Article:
• Jeffrey Nytch

Letter from the Fringe, 2019: Geology and History go Hand-in-hand

Updated: Aug 25, 2019

One of the things that I have always loved about geology, and keeps me learning about it, is the myriad ways it influences human history. Whether it be the presence of mineral deposits that fuel economies, the formation of a deep harbor that facilitates trade and cultural exchange, or the availability of water to serve communities and agriculture, geology has always been one of the key shapers of our civilization. Despite having such a profound impact on our history, and it co-existing right beneath our feet, geology remains only vaguely understood by most citizens; they go about their business without thinking that events from millions, even billions, of years ago are shaping their daily lives.


One of the best and most visible ways to see how geology shapes history is to look at the location and construction of the great fortresses and castles of old, and few provide a more beautiful example than Edinburgh Castle.


The castle rests upon Castle Rock, the remains of a volcanic “plug” (the innards of a volcano) that are far more resistant to erosion than the surrounding sandstone. Glacial erosion carved away some of that sandstone during the last Ice Age, exposing the imposing bluff we see today. The result is an imposing and impenetrable feature that is a natural site for a fortress.


Archeological evidence suggests there may have been human habitation atop the rock as early as the Bronze Age. The Romans (before they were run off by the Scots) noted settlements in the area as well. The Rock has been the site of a Scottish castle since the 12th century, and since then it has been the target of no less than 26 sieges – making it the most attacked fortress in Britain and one of the most targeted castles in the world. While several of those sieges ended in a negotiated surrender of the castle, none of them ever ended as a result of armed entry into the defended fortress. When you visit the place it’s not hard to see why: the igneous rocks making up Castle Rock create sheer cliffs that tower several hundred feet above the valley below, and the walls of the castle seem to rise out of the living rock. The only access is via the narrow spur that now makes up High Street, a spur which ends with a huge moat and a well-defended gate at the end of a narrow, canyon-like lane. Getting any volume of soldiers all the way to the gate would be nearly impossible: being forced to navigate the narrow path would make the invaders sitting ducks to the defenders above.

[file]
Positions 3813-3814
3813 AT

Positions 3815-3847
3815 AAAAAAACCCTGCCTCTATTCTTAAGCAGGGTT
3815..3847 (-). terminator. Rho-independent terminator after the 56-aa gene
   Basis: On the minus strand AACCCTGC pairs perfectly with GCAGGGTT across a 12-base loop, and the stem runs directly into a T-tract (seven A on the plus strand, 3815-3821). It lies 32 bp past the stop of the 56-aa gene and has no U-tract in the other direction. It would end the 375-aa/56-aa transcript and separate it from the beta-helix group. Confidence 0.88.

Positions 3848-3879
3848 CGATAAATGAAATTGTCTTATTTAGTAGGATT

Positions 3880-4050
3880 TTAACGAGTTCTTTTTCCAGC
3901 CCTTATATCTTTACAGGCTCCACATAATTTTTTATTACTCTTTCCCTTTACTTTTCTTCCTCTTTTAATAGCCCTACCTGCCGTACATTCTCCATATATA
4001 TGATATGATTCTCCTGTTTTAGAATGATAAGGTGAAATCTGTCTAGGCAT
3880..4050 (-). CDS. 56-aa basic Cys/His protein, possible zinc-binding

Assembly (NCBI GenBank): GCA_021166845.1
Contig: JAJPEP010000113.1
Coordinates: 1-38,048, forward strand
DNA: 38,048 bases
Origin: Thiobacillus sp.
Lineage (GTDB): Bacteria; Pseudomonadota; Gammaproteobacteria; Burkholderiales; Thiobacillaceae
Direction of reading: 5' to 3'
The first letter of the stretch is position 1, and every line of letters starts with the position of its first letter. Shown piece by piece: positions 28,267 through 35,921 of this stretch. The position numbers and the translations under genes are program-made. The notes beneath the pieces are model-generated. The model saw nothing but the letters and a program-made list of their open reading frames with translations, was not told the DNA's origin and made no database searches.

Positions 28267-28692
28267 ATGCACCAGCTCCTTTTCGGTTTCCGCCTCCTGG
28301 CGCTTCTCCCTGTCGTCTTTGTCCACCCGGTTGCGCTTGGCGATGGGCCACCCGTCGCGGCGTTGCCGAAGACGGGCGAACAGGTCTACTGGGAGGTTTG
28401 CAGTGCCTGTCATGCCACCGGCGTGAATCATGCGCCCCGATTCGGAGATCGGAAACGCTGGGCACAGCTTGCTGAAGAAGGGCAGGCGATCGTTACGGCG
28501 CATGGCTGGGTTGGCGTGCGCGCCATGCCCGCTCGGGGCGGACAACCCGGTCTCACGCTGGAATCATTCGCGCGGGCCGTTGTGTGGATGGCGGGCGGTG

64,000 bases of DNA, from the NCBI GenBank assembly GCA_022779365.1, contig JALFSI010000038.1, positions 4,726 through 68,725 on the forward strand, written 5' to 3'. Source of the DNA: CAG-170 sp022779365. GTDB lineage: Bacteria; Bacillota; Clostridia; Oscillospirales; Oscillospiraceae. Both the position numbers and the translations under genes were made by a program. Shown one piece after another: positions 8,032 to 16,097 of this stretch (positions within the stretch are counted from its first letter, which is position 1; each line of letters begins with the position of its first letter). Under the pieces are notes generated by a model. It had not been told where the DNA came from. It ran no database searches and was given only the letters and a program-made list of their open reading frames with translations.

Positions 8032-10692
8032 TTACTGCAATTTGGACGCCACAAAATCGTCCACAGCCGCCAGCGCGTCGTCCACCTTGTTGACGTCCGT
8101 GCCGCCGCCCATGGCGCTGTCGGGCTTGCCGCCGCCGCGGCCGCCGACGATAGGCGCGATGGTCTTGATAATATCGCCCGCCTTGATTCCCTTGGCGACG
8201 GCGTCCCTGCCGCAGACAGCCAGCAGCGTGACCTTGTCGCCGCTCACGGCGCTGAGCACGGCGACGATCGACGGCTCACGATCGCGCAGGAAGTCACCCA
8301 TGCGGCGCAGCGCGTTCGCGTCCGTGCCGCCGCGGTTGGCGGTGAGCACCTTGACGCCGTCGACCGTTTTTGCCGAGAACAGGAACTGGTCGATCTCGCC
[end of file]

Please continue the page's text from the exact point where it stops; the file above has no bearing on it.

A more dramatic, “big picture” view of how all this geology plays out can be found on Salisbury Crags, which tower over the city and represent the remains of a much larger volcanic formation of which Castle Rock is but one outgrowth. From the Crags you can both see how the castle is perched above its surroundings and also appreciate the 360-degree view that the castles’ defenders could take in as they kept their eyes out for invaders. It would simply not be possible to move a force of any size close to the castle without being detected well in advance, further strengthening the impenetrable nature of the fortress.

Panoramic view of Edinburgh from the Salisbury Crags

A close-up view of Castle Rock from the Crags, as well as the view in the other direction towards the seaport of Leath and the Forth Estuary:


Given the importance of Edinburgh Castle throughout Scottish history, it’s no understatement to say that geologic events from 70 million years ago played a defining role in shaping that history. Quite literally, Scotland would not be the country it is today without it.


Here is a more detailed geologic history I pulled together for the members of our company who had asked me about it. I hope you find it interesting!

A Quick Overview of the Geology of Scotland

So there are three things to know about the geologic history of this part of the world, and they can be seen in the map at the end of this entry.


1. It’s a history involving a series of plate tectonic events called orogenies (yes, say that word carefully!), which are mountain-building events caused either by two or more bits of continental crust colliding (think sub-continent of India slamming into Asia to form the Himalayas), or when arcs of volcanic islands collide with either each other or other bits of continental crust (the volcanic arcs of Indonesia being the closest current analogue). There are several orogenies with remnants in modern Scotland:


Grenville Orogeny: This was about 1.2 billion years ago. It’s called something different in Europe but it’s the same basic event and it was massive, forming a huge mountain range from what is now northern Europe all the way through Greenland, northeastern Canada, and northern New England to what is now northern Mexico. There are even effects of the Grenville Orogeny found in Colorado! (These are depicted as the second of the big climaxes in the first movement of my geologic symphony.)